Revised: February 27, 2008
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About Coffee: Fundamentals

Tasting Coffee

Learning to Taste

Anyone interested in becoming a coffee connoisseur must learn to taste. You may well want to compare samples of various coffees at the same sitting so you have an idea of what coffee terminology actually describes. (You'll find a complete list of coffee tasting terms in the Coffee Glossary.) Remember that dark roasting mutes or eliminates distinctions in flavor, so make certain you take this into account when comparing various roasts. It's best to buy all of your samples from the same supplier, so that your palate won't be confused by differences in style of roast. You can either make individual samples with a small pot or a one-cup filter cone, or brew the way professional tasters do. In either case, use the same amount of each coffee, ground the same and brewed identically.

Professional tasters assemble a clean cup or shallow glass for each coffee to be sampled; a soup spoon, preferably silver plated; a glass of water in which to rinse the spoon between samplings; and something to spit into.

  • Put one standard measure (2 level tablespoons) of each coffee to be sampled, freshly and finely ground, in each cup...

  • ...Pour 5 to 6 ounces of near-boiling water over each sample. Some of the grounds will sink to the bottom of the cup, and some will form a crust on the surface of the coffee. Wait a couple of minutes for the coffee to steep...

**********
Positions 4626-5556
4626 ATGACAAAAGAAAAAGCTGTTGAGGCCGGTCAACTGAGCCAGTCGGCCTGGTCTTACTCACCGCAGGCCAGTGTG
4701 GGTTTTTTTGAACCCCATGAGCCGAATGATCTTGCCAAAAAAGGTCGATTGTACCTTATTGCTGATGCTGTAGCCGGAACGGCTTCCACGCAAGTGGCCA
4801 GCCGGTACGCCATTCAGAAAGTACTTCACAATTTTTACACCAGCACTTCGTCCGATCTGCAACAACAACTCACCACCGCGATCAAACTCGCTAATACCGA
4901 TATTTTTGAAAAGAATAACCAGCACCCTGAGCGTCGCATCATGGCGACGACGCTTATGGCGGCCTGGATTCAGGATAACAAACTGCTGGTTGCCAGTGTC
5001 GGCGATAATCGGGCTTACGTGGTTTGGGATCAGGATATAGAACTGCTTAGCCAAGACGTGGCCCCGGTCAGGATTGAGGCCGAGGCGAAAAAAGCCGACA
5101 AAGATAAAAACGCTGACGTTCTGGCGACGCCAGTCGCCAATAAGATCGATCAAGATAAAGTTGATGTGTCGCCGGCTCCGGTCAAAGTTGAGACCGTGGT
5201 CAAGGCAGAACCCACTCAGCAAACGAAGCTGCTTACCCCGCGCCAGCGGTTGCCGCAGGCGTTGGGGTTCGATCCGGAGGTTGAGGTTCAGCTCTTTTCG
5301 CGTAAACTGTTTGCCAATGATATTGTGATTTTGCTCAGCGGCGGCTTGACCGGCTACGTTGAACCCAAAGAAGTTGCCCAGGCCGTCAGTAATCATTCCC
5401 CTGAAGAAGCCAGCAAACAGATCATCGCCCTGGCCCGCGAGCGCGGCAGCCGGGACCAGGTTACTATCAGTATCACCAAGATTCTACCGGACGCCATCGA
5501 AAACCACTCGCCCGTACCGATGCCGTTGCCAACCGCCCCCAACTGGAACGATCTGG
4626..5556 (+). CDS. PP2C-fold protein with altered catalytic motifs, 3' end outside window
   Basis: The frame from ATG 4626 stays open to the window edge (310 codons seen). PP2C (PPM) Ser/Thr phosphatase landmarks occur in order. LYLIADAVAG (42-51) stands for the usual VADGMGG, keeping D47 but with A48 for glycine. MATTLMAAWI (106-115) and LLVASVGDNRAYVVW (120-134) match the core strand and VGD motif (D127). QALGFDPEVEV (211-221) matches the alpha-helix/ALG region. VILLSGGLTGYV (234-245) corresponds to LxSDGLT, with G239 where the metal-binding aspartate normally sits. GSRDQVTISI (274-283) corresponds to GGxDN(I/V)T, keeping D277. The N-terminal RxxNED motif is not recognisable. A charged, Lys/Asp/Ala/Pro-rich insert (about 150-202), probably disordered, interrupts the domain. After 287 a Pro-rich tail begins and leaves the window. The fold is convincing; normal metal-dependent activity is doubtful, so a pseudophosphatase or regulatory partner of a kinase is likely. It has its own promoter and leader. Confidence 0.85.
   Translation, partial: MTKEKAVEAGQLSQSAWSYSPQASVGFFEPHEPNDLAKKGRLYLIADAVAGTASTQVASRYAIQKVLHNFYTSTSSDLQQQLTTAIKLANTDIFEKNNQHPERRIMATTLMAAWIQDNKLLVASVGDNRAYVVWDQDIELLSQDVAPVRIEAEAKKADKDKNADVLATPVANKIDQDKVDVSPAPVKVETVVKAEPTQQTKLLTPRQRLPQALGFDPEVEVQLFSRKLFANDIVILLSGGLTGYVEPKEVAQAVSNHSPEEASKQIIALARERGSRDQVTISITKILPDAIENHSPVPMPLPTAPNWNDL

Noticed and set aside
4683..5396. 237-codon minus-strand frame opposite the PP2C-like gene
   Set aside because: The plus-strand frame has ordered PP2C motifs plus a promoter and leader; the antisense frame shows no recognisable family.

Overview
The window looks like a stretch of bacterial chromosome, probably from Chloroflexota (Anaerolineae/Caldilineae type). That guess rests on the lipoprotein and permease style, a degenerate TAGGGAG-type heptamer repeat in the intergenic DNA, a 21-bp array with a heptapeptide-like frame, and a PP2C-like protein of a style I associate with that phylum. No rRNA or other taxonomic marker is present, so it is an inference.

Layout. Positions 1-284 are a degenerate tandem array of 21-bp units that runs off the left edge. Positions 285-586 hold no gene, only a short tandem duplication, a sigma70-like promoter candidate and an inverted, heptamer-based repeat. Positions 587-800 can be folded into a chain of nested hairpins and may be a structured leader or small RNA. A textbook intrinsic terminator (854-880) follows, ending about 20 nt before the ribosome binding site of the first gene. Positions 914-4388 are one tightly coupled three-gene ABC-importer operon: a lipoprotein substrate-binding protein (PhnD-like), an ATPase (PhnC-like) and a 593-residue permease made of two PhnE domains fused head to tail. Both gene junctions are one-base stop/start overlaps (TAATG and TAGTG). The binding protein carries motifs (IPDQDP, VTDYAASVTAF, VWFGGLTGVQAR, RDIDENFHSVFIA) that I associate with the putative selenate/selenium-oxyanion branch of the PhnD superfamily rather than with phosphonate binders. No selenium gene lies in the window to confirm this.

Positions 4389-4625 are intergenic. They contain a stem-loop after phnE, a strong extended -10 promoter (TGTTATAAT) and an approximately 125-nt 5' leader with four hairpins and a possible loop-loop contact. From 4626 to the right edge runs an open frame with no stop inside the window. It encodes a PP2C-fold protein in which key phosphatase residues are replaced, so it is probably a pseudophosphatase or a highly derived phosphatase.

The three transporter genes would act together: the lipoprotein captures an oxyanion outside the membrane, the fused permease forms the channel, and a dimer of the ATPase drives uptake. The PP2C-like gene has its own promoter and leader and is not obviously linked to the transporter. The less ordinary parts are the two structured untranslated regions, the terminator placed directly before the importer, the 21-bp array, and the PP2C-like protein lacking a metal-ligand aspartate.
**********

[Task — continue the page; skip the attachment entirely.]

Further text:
• ...Then test each coffee for aroma. Take the spoon and, leaning over the cup, break the crust. Virtually stick your nose in the coffee and sniff. The aroma will never be more distinct than at this moment. If you want to sample the aroma a second time, lift some of the grounds from the bottom of the cup to the surface, and sniff again.

  • After you've broken the crust, most of the grounds should settle to the bottom of the cup. Use the spoon to scoop up whatever remains floating on the surface and dump it into the improvised spittoon. Top off the cup with fresh hot water...

  • ...Now take a spoonful of each coffee, lift it to a point just below your lips, and suck it violently into your mouth. The purpose is to spray coffee all over your tongue in order to experience a single, comprehensive jolt of flavor. This inhaling of coffee spray should give you a notion of flavor...

  • ...Now roll the mouthful of coffee around your tongue, bounce it, chew it even. This exercise should give you a sense of both the body and the acidity of the sample. Also note how the sensation of the coffee develops after the first impression; note whether it changes and deepens, or whether it becomes weaker or flatter. After all this, spit out the coffee, noting the aftertaste. It's a good idea to concentrate successively on each of the broad tasting categories; i.e. taste all three samples for acidity; then taste all three for body; then for flavor; and finally for finish, or aftertaste...

  • ...Continue to taste as the coffee cools. Some characteristics reveal themselves most clearly in a cooler coffee. If your palate becomes jaded or confused, sip some cold water or eat a bit of bread.


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